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Environment

An atmospheric mystery: Scientist tracks the unusual superbolts lightning over oceans

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Robert Holzworth a professor at the UW department of earth and space sciences and director of the World Wide Lightning Location Network (WWLLN), has been tracking lightning for about two decades. 

A recent study led by Holzworth shows the location and timing of superbolts, big strikes of lightning that release more than one million joules of electrical power — a thousand times more than the average stroke energy. 

WWLLN, a global study network, has more than 80 watching stations and sensors spread over different continents. It uses radio to capture where the lightning appears. 

According to Holzworth, one lightning strike may be captured by multiple watching stations at the same time due to the reflection. Through this process, the network can compare data from different stations and record the most accurate information about lightning. 

“We couldn’t make WWLLN until GPS came along,” Holzworth said. “With a GPS receiver, you have a very cheap and high-quality timepiece. The time resolution you can get with [a] GPS receiver is correct and exact to 100 nanoseconds. We get very accurate timing when there is a stroke.” 

The research team found that high-energy strokes don’t have the same locations on the Earth as the average strokes do. Regular lightning often hits the Americas, sub-Saharan Africa, and Southeast Asia. However, by spotting and analyzing two billion lightning strokes all over the world, scientists found superbolts are often located at the eastern North Atlantic, the winter Mediterranean Sea, eastern Japan, and the Andes mountains.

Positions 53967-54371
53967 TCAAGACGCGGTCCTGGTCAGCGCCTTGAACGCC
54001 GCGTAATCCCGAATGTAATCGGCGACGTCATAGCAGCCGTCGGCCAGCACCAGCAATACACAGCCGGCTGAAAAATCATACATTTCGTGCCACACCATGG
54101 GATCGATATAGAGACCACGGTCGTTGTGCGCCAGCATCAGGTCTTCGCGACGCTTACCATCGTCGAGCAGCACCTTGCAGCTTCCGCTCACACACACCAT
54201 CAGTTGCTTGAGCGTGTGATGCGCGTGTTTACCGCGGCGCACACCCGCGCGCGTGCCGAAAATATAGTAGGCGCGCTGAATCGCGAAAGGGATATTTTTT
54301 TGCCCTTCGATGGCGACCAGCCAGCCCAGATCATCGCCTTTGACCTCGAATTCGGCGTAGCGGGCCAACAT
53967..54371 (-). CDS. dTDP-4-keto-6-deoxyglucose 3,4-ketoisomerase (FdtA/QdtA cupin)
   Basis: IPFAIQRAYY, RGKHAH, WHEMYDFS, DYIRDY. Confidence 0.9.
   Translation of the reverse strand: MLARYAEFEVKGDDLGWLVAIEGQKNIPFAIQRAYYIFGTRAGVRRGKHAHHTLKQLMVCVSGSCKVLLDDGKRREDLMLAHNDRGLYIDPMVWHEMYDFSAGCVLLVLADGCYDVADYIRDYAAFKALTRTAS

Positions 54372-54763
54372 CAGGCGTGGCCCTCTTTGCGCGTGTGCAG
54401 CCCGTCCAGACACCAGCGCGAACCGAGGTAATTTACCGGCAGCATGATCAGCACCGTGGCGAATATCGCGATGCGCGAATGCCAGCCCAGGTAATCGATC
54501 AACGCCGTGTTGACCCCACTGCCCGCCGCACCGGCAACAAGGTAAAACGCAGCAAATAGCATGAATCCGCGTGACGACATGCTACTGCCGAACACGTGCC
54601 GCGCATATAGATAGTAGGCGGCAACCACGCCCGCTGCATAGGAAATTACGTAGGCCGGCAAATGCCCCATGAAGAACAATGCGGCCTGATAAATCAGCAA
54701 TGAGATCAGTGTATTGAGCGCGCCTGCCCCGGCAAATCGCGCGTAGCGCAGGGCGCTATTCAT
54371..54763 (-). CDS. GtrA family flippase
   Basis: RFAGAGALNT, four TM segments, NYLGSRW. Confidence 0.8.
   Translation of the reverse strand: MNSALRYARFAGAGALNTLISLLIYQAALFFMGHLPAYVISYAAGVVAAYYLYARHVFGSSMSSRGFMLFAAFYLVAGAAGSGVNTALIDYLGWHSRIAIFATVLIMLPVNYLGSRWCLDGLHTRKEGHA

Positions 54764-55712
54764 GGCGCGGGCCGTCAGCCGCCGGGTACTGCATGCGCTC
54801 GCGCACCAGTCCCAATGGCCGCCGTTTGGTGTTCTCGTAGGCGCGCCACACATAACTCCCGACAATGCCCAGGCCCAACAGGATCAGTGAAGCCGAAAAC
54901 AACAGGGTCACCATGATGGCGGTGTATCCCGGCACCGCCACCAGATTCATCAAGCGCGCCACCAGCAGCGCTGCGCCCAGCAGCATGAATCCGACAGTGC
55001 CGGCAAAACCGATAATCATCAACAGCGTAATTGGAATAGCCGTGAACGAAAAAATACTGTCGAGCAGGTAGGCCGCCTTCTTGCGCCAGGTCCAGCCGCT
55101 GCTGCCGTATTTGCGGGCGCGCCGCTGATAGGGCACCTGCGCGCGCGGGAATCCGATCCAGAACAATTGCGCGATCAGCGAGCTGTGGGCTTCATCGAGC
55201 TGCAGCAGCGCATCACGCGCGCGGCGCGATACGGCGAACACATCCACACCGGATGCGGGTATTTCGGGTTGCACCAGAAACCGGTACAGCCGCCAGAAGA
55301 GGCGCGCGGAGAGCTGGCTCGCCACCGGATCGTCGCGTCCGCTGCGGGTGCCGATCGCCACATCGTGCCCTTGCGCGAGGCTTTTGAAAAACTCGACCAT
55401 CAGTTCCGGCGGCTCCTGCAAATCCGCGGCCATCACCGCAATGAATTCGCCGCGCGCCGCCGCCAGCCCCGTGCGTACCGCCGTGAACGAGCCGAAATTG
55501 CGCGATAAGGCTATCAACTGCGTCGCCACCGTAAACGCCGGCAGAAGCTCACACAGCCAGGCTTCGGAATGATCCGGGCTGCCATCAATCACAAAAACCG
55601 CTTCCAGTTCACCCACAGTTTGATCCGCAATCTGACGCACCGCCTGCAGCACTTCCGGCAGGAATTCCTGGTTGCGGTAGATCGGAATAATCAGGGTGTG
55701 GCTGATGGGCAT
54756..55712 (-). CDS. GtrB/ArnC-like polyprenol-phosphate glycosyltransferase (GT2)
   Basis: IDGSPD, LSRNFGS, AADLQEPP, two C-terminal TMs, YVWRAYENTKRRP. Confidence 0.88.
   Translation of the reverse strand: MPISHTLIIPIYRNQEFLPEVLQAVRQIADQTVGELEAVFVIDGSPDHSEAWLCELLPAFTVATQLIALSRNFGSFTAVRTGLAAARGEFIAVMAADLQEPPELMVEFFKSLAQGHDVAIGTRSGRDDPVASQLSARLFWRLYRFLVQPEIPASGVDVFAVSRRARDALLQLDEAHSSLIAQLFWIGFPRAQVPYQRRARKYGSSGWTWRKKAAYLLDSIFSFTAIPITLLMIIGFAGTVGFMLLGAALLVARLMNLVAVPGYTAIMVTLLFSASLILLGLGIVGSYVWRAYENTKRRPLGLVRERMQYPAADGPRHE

“We see most of them over the oceans,” Holzworth said. “It is a big surprise and totally different from normal lightning.”

The reason for this natural phenomenon remains unknown. One assumption is that the average energy of a lightning strike over water is higher than it is on land because there are few tall objects such as trees on the oceans. 

According to Holzworth, different from regular summer lightning, these extremely powerful strokes most likely occur in Northern Hemisphere winter, November to February.

“This is a feature we find in the lightning,” Holzworth said. “We need to be able to explain it, though we don’t know the answer to it right now. If we could solve why we have superbolts at certain times and places, then we can understand more about how lightning works.” 

Holzworth, who has studied lightning since the 1970s, said that in the current moment researchers have the best opportunities to study lightning. Seattle is a good place to study global lightning because there are not many local lightning strikes. Also, in 2017, NASA started operating the Geostationary Lightning Mapper that uses satellite to detect lightning in an efficient way. 

“The scientific community suggested NASA to make a geostationary lightning mapper in the mid-80s, and they finally get it launched,” Holzworth said. “Europe and China are also working on building these mappers. National governments are into the lightning business which means we get more money to study lightning. We would like to see coordinated studies with scientists across the world.”

Reach reporter Sunny Wang at science@dailyuw.com. Twitter: @sunnyqwang64

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